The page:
Following the upheaval of the division with the Bundaberg group in mid-1964, life settled down and Arthur Page took over the editorship of the ‘Astroquest’ from the departed Vic Matchett.  The next two years were uneventful. The ASQ, as the sole major astronomical body in Queensland, had grown to a peak of 269 members in 1964 on a very much smaller population base than today. The central character was the long-time Secretary, Bill Newell.  He was the official Government observer from the early 1940’s until 1957.  Then Queensland handed over its timekeeping service to the Commonwealth. For timekeeping calibration, he used to time star transits from the roof of the old Executive building.  This included a 4-inch refractor.  The instruments are now in the survey museum.

Bill continued to work in the Survey Office of the Lands Department becoming Assistant Chief Cartographer and handled Government astronomical enquiries. He produced a planisphere for schools and a star chart booklet, and his book, ‘The Australian Sky’ was published in 1965.  He was Secretary of the ASQ from 1942 until his death from a heart attack near retirement on 6th September 1971 on the platform of the Corinda railway station on his way to work. He wasn’t just the Secretary, he was an institution.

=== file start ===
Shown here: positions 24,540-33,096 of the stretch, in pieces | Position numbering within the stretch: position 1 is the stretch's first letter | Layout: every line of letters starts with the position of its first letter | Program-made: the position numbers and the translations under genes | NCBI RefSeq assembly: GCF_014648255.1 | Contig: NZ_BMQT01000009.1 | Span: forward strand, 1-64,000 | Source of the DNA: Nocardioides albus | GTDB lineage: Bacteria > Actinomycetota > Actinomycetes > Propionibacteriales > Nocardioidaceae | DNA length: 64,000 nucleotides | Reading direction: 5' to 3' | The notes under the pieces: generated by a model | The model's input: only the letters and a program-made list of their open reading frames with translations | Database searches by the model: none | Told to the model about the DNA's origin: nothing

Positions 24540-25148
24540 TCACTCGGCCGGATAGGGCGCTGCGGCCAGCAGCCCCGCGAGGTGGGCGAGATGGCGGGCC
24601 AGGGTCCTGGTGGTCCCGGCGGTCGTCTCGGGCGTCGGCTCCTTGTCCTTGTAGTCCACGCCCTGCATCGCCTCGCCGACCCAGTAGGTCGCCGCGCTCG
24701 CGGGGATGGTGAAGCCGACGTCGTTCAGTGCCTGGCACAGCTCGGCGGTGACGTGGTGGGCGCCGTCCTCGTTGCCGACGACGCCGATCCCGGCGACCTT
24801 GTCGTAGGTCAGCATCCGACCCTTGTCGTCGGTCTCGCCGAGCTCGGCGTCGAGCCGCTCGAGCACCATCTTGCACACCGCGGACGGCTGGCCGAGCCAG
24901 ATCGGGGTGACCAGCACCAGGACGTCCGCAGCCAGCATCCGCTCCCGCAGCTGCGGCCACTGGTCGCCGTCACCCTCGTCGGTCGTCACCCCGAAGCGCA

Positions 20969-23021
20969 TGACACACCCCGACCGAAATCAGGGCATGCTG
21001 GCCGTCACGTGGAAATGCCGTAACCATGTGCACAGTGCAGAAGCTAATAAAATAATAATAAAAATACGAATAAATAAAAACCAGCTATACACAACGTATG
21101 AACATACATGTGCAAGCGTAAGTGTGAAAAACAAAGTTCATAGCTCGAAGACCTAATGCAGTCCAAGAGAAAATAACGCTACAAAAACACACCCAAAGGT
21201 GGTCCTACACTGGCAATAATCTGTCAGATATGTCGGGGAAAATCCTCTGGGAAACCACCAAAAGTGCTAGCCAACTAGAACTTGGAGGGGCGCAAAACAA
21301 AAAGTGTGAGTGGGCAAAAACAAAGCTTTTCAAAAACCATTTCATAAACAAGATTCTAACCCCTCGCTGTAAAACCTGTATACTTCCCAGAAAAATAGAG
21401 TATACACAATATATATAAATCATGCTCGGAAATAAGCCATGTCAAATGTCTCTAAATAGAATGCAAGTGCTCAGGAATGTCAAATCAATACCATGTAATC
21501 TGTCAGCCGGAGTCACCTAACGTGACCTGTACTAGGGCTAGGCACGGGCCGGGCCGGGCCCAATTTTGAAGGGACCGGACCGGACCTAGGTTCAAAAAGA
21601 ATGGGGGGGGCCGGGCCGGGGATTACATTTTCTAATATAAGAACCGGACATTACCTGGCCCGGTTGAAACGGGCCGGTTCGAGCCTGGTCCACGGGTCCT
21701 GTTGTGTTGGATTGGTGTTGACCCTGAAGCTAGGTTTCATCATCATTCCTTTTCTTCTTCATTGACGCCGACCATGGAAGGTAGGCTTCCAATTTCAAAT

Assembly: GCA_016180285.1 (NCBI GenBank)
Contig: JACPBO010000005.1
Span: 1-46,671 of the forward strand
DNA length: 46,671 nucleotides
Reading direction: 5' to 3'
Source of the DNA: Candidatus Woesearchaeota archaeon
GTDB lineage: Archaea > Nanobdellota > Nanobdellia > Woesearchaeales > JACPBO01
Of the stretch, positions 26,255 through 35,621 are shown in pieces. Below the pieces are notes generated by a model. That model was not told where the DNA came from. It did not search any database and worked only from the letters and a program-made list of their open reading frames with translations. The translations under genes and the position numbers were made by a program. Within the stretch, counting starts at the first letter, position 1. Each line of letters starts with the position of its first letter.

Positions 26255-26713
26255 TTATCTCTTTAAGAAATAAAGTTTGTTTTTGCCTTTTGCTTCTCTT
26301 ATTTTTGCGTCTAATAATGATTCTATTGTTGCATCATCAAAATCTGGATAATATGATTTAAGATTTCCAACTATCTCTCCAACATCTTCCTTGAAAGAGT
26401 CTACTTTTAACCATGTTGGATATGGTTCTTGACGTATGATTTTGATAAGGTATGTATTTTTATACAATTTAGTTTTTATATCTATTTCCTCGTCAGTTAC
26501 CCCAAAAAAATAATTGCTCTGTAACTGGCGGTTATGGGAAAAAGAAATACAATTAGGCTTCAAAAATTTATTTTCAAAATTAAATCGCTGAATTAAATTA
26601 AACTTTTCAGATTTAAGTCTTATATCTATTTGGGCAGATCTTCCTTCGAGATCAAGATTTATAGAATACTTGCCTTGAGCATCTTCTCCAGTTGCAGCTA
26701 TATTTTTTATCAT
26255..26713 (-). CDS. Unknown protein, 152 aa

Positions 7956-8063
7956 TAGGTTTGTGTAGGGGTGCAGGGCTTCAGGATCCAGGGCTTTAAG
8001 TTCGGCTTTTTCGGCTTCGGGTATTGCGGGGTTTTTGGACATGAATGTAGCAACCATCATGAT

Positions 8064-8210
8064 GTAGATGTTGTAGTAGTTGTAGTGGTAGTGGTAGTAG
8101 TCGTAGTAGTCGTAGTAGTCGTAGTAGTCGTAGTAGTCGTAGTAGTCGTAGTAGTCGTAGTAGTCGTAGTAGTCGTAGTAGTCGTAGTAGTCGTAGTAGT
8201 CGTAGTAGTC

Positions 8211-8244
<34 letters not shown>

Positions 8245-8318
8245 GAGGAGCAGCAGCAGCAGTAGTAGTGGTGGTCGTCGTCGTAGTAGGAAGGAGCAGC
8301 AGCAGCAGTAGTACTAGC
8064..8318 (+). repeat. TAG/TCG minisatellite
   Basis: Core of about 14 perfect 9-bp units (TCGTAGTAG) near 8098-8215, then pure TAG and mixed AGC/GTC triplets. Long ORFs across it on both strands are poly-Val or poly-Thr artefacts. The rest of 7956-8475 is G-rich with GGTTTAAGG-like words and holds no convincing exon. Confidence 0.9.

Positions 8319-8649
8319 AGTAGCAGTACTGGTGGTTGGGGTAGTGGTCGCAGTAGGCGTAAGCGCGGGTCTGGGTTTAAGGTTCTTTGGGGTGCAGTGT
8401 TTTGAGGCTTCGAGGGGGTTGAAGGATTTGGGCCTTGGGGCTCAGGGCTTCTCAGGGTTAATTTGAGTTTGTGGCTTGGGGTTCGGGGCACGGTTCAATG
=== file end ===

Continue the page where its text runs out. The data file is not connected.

The ASQ was effectively run by Bill and Molly Newell. They nominated or at least approved the various key officers and Bill handled all public contact.  One can assume that this was done with the best of intentions to keep things running smoothly, but it dampen individual initiative including proposals for new projects without their prior approval. Things under their stewardship went along routinely and there were few problems, and if routine and uninspiring, management was at least steady and predictable.

But Bill Newell was not an active astronomer and so there was little encouragement from the top to get involved beyond the ‘armchair’ stage. He said, “A 6 inch reflecting telescope was all that was needed to see everything that an amateur could reasonably expect to see”. Observational astronomy did not rank very highly. Nevertheless, in February 1961 the ASQ had established observing sections but these were largely ‘window dressing’ and kept the observing enthusiasts occupied.